The Metro interface looks and feels like a smartphone or tablet OS, and following that theme is the inclusion of the Windows Store in Windows 8. This online shopfront is stuffed full of Windows apps - each designed to run on x86 Windows PCs, laptops and tablets, as well as ARM tablets and smartphones. Windows 8 apps follow the same design principle as Metro - being constructed of cascading live tiles of information, in primary colours. They all have social networking capabilities baked in as standard, and follow the same principles of interface, so that there is no real learning curve when starting to use a new app.
Native apps included with Windows 8 include the Mail email app, a calendar app and much improved contacts app called People. There's Photos, Music, IE, Weather, Finance, Sports and so on. Which is all very nice, but if you are an existing Windows 7 user wondering whether to upgrade, you almost certainly have legacy X86 software programs that you wish to continue to use. This is taken care of in all flavours of Windows 8 apart from Windows RT and Windows Phone 8.
To use older software in windows 8, you have to use Desktop. This is an app in its own right, and opens up into an environment that looks and acts in virtually the same way as Windows 7. Think of it as virtualised Windows 7, in Windows 8 (it's like a much more simple version of Classic Mode from when Mac OS X first came out). This is imperfect, of course, as it means that much of your computing experience in the 'new' OS is taking place in a window that looks suspiciously like your old one. Still, it's difficult to see how else such a great leap forward in Windows' interfact could be handled. And it does mean you can have the best of all worlds.
The Desktop mode in Windows 8 is different from Windows 7 in one subtle but critical way, however: there's no Start menu. In fact, wherever you are in Windows 8, either touching the middle right of your screen or mousing over there brings up the Charms menu, which comprises Search, Share, Start, Devices and Settings icons. The change takes a bit of getting used to, but is actually a lot more straightforward than the old way of doing things.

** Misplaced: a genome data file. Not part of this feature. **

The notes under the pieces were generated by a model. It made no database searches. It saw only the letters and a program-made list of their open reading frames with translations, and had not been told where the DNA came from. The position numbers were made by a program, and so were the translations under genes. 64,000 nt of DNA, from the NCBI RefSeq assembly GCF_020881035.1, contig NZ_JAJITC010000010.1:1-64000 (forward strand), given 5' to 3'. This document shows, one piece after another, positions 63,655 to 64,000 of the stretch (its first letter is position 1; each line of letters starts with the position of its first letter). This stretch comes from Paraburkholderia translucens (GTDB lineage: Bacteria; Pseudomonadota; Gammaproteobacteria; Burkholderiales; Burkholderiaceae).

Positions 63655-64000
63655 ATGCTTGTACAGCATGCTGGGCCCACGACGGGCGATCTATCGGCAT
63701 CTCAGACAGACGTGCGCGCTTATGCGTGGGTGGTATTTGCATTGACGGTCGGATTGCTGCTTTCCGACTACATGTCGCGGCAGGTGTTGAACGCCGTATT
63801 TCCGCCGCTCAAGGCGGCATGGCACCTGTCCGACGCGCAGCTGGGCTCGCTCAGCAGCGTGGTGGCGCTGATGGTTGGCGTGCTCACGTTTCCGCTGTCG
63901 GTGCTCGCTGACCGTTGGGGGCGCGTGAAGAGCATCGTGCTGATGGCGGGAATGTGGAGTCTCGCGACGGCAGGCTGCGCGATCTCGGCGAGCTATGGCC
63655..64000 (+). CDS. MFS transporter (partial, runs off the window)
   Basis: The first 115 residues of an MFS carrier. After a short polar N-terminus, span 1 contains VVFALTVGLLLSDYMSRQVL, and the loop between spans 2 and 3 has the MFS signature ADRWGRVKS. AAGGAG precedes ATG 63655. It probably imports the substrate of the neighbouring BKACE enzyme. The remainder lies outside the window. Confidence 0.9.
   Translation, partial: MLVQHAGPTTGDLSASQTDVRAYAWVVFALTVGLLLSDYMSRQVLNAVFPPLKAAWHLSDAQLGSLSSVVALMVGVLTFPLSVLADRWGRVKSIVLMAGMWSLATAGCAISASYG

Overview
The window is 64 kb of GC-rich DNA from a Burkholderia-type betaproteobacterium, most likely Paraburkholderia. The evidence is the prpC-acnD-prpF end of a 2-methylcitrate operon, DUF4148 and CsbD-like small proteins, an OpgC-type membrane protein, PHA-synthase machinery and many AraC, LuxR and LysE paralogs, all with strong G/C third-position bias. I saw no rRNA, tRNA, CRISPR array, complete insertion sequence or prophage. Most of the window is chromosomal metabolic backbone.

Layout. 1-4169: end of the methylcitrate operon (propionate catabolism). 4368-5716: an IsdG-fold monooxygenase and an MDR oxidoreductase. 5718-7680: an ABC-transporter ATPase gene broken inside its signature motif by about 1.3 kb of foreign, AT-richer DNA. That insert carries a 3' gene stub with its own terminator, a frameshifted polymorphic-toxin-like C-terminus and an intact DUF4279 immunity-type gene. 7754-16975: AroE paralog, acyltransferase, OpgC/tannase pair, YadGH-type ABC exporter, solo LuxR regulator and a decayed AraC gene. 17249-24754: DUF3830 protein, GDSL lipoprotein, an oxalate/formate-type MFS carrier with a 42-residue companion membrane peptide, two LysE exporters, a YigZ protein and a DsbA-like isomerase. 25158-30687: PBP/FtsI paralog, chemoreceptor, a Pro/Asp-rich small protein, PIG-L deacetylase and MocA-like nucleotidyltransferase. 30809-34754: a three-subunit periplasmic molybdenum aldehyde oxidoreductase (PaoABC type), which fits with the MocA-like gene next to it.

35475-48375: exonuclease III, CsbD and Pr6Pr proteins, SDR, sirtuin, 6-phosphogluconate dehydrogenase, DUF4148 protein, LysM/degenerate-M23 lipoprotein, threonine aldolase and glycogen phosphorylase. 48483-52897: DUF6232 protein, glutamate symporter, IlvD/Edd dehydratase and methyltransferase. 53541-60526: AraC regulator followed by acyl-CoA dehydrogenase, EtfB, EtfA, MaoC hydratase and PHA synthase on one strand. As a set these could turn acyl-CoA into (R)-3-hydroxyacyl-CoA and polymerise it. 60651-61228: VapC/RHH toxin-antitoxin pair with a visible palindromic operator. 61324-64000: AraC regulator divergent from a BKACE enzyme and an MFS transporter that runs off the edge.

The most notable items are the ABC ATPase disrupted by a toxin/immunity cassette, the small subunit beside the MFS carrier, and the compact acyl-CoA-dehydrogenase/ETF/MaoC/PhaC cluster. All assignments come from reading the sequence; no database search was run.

According to Microsoft Windows 8 is designed to be used by touch, keyboard and mouse - whatever is most appropriate to the task in hand. The corners of the screen are easy for mouse use, for instance, which is why the Start 'button' has disappeared, and in order to get to the Start menu you simply mouse to the bottom left. Similarly, for mouse users 'back' is top left, and to get to 'Charms' you have to go to the right and swipe. Keyboard navigation has been similarly adjusted. To get the 'Weather' app, for instance, you simply type 'weath...' and as you type the options will reduce until the Weather app appears. Meanwhile, page up, page down and so on, work as they do in Windows 7.
You can access search from anywhere, and the results are listed via the icons of the apps in which they appear. Simply click an app to choose results from that application. A search from anywhere combs the entire machine.
There are, of course, some down sides in these changes and to the fact that older software works only in the Desktop mode, but compatibility with other Windows 8 devices isn't one of them. For the price of getting used to some new interface tricks, you get to run all of your new apps across all kinds of Windows 8 devices, including PCs and laptops, but also ARM tablets and smartphones - in an interface that looks the same and has all your settings regardless of which device you are using. (See also: Windows 8: the complete guide.)